Lots of exciting progress is being made by the Wagon Group, with the end of two active restorations now in sight – the latest photo report can be found HERE.
A couple of photos of recent progress at Wansford…
Above: In the carriage workshop, BR Mk1 SK No.25347 has received a primer coat over the myriad of metal repairs, and work has been ongoing to replace the internal wooden door trims, which were unsalvageable.
Above: Guess what’s back… The boiler for No.1 ‘Thomas’ has now returned from overhaul in north Norfolk! The chassis is rapidly coming together and has been awaiting the boiler in order to enable final assembly to begin. This important little locomotive cannot return to steam soon enough! (Photo courtesy of Tim Hobman).
In other news, a ‘Volunteer’s Day’ was held on Saturday 5th March, which by all accounts went very well with a lot of interest generated, and several new members and volunteers coming forward. Why not do the same and join us?
If you just want to pay a visit, the railway is running a steam service on Good Friday (25th March), followed by a children’s TPO event over the Easter weekend…
With the “Express Freight” project to restore the NVR van train now physically under way, the Wagon Group website has had a minor overhaul. An introduction to “Express Freight” can now be found here, and the ‘Image Gallery‘ pages have had a few updates and additions.
BR Mk1 SK No.25347 in the carriage workshop has now begun to see the first coats of paint applied to the fully repaired bodysides. I understand that the intended livery is to be BR lined maroon, to join the TSO saloon and brake coach recently outshopped in this livery, and will form a 3-coach Mk1 rake alongside the existing 4-coach Mk1 rake in BR ‘blood and custard’ livery.
The Wagon Group continue to make good working progress with several small tasks on 1961-built ply-bodied box van B786075. The chassis cleaning has continued, and the bodysides have received a skim of filler where required ready for painting. Yet more of the brake gear has been cleaned up and painted up to topcoat, with the bearing surfaces greased ready to be reinstalled back on the wagon. The curved roof strips have been added above the doors, and the roof has received a first application of bituminous roof coating, in an effort to extend its life for a few more years.
The metalwork repair phase to BR Mk1 SK (compartment corridor coach) No.25347 is drawing to a close as this photo update illustrates:
Above: The areas of welded repair have received a skim of filler as required, ready for painting. This overall view shows just how many areas have had to be repaired! It almost seems a shame that once painted, few people will know just how much skilled work has gone into this coach so it can simply receive ‘a repaint’!
Above: A close up view of one of the repaired windows, the process of which can be followed over the course of earlier blog postings. Considering this coach only came into the works in late May/early June 2015, surprisingly rapid progress has been made (the roof has also been fully cleaned back, repaired and painted in this time). It is even more rapid when you realise that the C&W staff undertaking this overhaul have only been working on this coach 2-3 days per week as their skills have been in considerable demand elsewhere around the railway! It is interesting to compare this overhaul to the approx. 2 year timescale it took to overhaul one of the Belgian coaches from a similar initial condition. i.e. taken from the running rake.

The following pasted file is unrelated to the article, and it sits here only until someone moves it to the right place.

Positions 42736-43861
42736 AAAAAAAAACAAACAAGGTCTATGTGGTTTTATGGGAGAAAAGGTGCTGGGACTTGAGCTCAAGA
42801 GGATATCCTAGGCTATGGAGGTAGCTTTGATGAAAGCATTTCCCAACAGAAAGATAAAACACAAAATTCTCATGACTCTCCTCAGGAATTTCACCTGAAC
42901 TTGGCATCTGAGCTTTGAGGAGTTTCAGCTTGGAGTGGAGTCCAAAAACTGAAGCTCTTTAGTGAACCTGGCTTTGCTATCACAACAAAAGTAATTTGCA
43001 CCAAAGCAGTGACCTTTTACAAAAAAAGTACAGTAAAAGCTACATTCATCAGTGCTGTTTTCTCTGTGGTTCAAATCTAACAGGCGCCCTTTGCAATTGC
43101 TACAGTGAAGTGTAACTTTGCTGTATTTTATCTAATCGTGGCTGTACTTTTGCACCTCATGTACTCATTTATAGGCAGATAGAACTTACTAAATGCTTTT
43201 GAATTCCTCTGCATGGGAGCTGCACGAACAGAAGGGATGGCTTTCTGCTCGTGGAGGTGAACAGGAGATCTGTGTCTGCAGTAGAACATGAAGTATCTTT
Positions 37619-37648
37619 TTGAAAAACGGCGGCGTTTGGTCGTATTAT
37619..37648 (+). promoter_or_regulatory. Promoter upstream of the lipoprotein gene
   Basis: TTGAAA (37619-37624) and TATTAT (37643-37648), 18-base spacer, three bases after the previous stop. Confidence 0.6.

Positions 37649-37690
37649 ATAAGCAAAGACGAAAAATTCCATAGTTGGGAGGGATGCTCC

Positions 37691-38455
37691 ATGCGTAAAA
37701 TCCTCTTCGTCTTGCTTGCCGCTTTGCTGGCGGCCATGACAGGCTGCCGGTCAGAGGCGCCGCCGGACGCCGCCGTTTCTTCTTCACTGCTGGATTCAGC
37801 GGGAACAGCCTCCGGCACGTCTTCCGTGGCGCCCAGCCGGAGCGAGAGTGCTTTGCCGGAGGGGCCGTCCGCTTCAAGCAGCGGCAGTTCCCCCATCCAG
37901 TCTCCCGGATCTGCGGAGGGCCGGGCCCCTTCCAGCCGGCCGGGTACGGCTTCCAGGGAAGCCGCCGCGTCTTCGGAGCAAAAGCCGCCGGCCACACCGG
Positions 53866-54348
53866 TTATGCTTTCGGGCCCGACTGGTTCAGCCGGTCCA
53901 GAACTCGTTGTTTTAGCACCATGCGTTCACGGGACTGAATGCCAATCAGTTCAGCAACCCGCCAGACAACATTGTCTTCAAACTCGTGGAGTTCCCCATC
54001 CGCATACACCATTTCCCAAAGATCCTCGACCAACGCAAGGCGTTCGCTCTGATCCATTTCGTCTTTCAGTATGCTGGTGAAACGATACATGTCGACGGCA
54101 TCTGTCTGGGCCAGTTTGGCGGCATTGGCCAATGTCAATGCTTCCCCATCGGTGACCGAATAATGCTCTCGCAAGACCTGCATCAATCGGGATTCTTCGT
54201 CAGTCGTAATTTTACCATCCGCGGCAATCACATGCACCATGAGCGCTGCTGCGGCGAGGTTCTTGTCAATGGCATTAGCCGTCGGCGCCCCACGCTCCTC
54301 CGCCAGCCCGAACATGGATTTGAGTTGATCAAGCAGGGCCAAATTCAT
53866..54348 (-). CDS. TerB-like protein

Finally, a small Wagon Group update can be found HERE.
I haven’t been to the railway for a while, so it’s been a bit quiet on here lately. At the moment I seem to be alternating between Wagon Group and Mk1 carriage updates, so seeing as the last posting was a Wagon Group update, it must be time for an new Mk1 carriage roundup…!
Above: TSO No.4635, the Mk1 that houses the second-hand bookshop, has been transformed with much-needed patches and a fresh coat of paint by members of the IRPS. Personally, I would love to see this former open saloon back in passenger service again one day, assuming there is nothing terminally wrong with it (although it would not surprise me if it were currently sitting on scrap bogies).
Above: Metal repairs are ongoing to SK No.25347 in the Carriage and Wagon workshop, with the holey old plate being cut out and new platework being welded in. There is a lot of work required to this coach, but progress has been surprisingly speedy considering No.25347 only entered the workshop in late May/early June.
Above: Allan and his team are continuing to strip down TSO No.4200, with one end of the solid underframe cleaned up and painted, and new steel starting to be formed to replace the badly-wasted original.
Mk1 SO (2+1 open saloon seating) No.4794 (formerly known as “Christabel” in an appalling fake Pullman-style livery) has now been moved under cover into the open shed, in enable access by volunteers to progress its restoration. This means there are currently 3 Mk1 coaches on site undergoing active restoration to running condition. The roof has already been repaired and painted by the Carriage and Wagon staff, but there is plenty of mechanical, metal and woodwork left to do if you fancy a challenge… You’ll be amazed at what skills and knowledge you can acquire, and you never know, you might even have fun! Join us today!
The bodywork overhaul of ‘Vanfit’ B761651 is now complete, and James Bond “Octopussy” film star CCT No.37071 is shunted into its final location; a photo report can be found on the Wagon Group website HERE.